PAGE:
Ancient Tibetan sutra-printing house to expand facility
Updated: 2016-07-14 15:02
China's largest Tibetan sutra-printing house, located in Dege county, Sichuan province, will have its own museum to exhibit and preserve the centuries-old wooden printing blocks, local cultural officials said.
The museum will be near Dege Sutra-Printing House, the largest of its kind in China, which has 320,000 Tibetan sutra printing blocks.
"The blocks are stacked up to the roof, the over-crowding is a fire risk," said Yang Sheng, vice director of Kamba Culture Institute in the Tibetan Autonomous Prefecture of Garze, Sichuan.
The three-story wooden structure was built in 1729, and it has no electricity, he said.
The new 10,000-sq-meter museum will be built in 2018, thanks to state funding of 80 million yuan (about 12 million US dollars).
It will house some of the blocks and there will be space to exhibit materials related to the engraving, printing, and paper-making for traditional sutra-printing. Digital archives of the printing blocks will also be available.
"The museum will introduce visitors to the history and culture of Tibetan sutra-printing," he said.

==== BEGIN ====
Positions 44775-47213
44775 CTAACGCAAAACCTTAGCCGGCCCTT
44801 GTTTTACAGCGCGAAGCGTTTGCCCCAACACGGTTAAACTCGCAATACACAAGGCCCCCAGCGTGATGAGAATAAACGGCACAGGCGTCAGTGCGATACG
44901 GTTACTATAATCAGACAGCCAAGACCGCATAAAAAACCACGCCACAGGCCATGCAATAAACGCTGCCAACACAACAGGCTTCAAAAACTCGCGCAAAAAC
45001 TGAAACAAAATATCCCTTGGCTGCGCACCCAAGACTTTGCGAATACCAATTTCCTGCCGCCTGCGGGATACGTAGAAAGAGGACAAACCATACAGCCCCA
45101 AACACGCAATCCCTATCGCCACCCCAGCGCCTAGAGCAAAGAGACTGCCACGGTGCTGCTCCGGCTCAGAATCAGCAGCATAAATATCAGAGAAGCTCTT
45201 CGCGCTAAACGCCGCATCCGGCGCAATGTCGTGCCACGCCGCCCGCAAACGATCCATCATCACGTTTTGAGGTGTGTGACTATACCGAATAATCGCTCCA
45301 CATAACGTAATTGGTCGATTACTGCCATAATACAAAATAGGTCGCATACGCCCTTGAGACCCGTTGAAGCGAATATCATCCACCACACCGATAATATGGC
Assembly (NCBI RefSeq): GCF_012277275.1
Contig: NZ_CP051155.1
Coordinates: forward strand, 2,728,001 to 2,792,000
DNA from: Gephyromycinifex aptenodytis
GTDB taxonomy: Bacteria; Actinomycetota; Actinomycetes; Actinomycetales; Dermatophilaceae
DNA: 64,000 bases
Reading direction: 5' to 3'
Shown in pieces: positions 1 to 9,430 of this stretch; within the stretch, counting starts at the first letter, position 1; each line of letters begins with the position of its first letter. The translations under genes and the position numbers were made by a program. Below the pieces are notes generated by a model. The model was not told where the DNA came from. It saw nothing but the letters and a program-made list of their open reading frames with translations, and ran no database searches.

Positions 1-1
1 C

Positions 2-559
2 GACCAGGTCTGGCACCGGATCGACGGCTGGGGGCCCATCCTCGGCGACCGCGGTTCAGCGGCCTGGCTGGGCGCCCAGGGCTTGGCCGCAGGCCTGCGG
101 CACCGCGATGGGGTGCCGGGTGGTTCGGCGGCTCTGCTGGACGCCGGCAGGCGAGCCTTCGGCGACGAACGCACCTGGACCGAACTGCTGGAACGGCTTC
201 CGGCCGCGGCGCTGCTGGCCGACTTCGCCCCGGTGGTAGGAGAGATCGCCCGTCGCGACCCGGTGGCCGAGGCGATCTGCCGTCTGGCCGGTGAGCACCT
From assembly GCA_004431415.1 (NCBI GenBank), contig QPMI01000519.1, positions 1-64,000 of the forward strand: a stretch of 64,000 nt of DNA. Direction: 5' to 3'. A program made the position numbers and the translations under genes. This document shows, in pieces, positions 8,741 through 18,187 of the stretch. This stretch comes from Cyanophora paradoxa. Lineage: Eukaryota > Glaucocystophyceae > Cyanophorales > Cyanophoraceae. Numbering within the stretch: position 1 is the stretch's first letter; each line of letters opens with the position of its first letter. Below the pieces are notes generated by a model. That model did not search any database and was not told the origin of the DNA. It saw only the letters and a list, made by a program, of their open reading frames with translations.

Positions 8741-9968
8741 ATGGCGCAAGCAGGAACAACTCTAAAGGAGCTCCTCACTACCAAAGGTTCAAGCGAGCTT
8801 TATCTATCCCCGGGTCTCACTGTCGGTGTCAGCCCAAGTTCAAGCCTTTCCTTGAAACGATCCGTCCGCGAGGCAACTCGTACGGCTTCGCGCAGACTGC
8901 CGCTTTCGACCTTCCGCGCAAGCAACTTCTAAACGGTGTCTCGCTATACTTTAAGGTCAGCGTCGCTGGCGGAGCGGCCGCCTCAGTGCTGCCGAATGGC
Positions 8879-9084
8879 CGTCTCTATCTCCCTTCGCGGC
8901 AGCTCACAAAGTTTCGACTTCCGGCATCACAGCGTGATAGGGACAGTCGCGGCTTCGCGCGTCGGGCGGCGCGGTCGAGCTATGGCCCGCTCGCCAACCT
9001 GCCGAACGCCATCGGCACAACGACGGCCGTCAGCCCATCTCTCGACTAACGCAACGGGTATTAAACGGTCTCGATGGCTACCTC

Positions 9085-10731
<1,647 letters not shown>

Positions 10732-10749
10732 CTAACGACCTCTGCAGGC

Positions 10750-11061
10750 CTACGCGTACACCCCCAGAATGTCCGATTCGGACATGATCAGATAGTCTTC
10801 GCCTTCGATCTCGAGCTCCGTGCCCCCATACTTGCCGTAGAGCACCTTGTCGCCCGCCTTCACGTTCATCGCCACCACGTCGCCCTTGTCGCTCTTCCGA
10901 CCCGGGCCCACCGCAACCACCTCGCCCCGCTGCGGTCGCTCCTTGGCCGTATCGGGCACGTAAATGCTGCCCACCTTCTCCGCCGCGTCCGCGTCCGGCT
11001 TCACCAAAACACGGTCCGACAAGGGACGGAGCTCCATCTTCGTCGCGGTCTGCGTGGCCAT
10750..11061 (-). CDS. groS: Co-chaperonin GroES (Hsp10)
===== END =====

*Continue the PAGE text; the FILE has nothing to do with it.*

The printing house boasts a vast collection including classic literature across the five major schools of Tibetan Buddhism -- Nyingmapa, Sakyapa, Kagyu, Bonpo and Gelug.
Preservation work has been stepped up at the facility in recent years, Yang said.
More than five dozen craftsmen hand-craft new wooden blocks of the Buddhist Tripitaka, a treasured collection that records the words and deeds of Shakyamuni, the founding father of Buddhism.
"Carving the board is quite time consuming, even a skilled craftsman can only make seven blocks a month," said Yang, adding that Dege government had promised to recruit more craftsmen.
The facility attracts 60,000 Buddhist devotees and visitors every year, and it expects more.
An airport is under construction near the county. Starting from next year, the trip from Chengdu, capital of Sichuan, to Dege will be shortened from a two-day drive to a two-hour flight.
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